Baby on BoardBy Gerry Bishop
A Mother’s Day salute to animal moms that tote their young from here to there.
Catching a ride with good ol’ Mom can be an important part of growing up for some baby animals. It’s a good way for them to stay safe and get where they need to go!
Faster, Mom! Faster!
This little guy can forget about that! He and his mother are two-toed sloths. And sloths are among the slowest animals on Earth. Mom can’t give her baby a joy ride. But Junior is safe, snuggled between her front legs as she s-l-o-w-l-y moves along.
Easy does it, Mom.
The jaws of an alligator are powerful enough to kill a cow. But when a mother carries her babies between her teeth, she’s very gentle.
Mother gators build nests on land. After their babies hatch, the mothers carry their young ones to the nearest water.
Brrr—that water looks cold!
Riding piggyback is a great way to go for a baby Japanese macaque (muh-KAK). This little monkey can walk around just fine. But sometimes her best bet is to hop aboard and hold on tight!
I’m a minivan to all of you!
This mother wolf spider laid a bunch of eggs in a sac that she spun of silk and carried around with her. When the eggs hatched, the baby spiders climbed onto Mom’s back. They’ll stay there for a few days before they crawl off into the big, wide world.
Please don’t wake the sleeping sea otters during naptime. Mom’s thick, waterproof fur keeps her warm in the ice-cold water. And Baby couldn’t have a cozier bed as the pair drifts gently in the ocean current.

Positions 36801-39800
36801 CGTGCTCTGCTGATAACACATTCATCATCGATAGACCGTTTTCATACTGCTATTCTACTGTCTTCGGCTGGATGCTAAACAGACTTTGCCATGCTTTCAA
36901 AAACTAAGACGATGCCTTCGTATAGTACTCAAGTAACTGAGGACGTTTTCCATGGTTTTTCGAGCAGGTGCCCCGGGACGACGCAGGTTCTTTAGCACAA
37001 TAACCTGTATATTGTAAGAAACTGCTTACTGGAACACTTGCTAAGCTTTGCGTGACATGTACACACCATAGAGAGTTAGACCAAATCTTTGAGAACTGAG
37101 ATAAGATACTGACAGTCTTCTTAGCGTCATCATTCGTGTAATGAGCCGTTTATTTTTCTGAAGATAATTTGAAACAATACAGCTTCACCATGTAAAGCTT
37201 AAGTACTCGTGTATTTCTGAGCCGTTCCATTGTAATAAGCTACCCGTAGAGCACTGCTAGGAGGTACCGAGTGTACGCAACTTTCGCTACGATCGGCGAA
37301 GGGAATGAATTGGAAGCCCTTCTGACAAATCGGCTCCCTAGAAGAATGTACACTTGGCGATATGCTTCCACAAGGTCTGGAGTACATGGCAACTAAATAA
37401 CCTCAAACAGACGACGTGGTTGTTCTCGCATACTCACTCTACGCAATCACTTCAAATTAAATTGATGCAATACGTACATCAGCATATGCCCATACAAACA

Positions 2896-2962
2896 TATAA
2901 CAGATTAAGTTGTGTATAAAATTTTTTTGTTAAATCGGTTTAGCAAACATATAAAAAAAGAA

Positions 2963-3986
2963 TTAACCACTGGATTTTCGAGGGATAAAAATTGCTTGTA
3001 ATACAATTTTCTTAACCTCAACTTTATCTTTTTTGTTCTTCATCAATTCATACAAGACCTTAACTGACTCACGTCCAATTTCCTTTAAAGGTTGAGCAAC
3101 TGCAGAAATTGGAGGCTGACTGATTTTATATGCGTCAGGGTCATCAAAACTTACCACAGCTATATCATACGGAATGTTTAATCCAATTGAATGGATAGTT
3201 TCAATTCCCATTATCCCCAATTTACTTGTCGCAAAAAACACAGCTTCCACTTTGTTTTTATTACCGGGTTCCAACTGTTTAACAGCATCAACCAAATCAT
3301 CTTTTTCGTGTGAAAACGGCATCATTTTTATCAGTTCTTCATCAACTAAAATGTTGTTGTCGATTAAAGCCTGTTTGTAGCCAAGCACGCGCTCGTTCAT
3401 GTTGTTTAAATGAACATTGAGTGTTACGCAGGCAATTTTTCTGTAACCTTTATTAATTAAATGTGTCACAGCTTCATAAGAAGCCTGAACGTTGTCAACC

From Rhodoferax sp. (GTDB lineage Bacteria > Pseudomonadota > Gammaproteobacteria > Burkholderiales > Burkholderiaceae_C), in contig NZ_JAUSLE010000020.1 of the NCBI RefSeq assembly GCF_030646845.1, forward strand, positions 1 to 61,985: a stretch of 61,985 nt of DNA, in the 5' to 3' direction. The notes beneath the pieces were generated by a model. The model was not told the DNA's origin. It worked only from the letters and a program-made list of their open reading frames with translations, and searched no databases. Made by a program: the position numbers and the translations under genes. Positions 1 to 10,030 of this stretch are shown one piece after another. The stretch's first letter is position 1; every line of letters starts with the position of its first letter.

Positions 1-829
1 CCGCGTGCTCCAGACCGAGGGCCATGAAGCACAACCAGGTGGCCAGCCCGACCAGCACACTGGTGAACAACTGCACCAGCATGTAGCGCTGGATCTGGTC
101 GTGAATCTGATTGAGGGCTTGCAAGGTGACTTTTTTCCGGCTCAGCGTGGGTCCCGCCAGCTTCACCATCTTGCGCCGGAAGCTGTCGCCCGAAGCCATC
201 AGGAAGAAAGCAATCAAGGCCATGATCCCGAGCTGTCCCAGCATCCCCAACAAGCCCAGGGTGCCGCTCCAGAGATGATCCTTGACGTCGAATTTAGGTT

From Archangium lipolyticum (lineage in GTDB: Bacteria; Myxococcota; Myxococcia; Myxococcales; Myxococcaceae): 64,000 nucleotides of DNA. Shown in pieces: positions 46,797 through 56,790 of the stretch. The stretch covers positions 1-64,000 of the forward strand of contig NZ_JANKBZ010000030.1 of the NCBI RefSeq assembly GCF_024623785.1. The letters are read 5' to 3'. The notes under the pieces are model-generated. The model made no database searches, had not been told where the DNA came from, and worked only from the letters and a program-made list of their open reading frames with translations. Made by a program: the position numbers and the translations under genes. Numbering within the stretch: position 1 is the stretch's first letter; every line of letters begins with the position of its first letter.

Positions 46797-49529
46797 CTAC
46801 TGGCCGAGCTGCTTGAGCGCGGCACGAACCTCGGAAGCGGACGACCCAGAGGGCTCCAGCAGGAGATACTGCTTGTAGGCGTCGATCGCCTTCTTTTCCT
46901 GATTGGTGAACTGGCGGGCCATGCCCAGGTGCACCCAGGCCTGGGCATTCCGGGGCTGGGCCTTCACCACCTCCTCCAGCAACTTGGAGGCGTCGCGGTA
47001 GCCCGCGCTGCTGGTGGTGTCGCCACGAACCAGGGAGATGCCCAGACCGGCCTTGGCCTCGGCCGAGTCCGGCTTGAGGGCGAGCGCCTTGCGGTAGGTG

OK, who needs to stop for a bathroom break?
You can’t see them all, but this poor mom is carrying seven babies! And that’s not unusual for an opossum.
These babies spent their first two months inside Mom’s pouch. Now they’re using their strong paws and grabby tails to hold on to her fur. They’ll ride there for four to six weeks, so hang in there, Mom!
Whew! The last one!
This African lion has been moving her cubs, one by one, to a new den. Moving helps prevent them from being discovered by prowling predators.
Mother lions carry their babies by the skin on the backs of their necks. This keeps the cubs calm and quiet, making “moving day” a lot easier for everyone.
I’m scared, Ma!
I told you not to look down!
As this mother spider monkey swings through the treetops, her little one holds on tight. The baby’s hands, feet, and tail all keep a good grip.
Don’t be afraid, Joey. It’s only a RANGER RICK reader.
Mother koala has been carrying her baby (called a joey) around in her pouch for about half a year. Now the joey is old enough to poke his head out and look around.
I’m happy, too, Mom!
This common loon chick could swim as soon as she hatched. But when she’s tired or wants to get warm, she hops onto Mom’s back. That’s also a safe place to be. Big fish and snapping turtles can’t easily snatch a chick meal when Baby is on board!
“Baby on Board” originally appeared in the May 2016 issue of Ranger Rick magazine.
(Click on each image above for a closer view of the story.)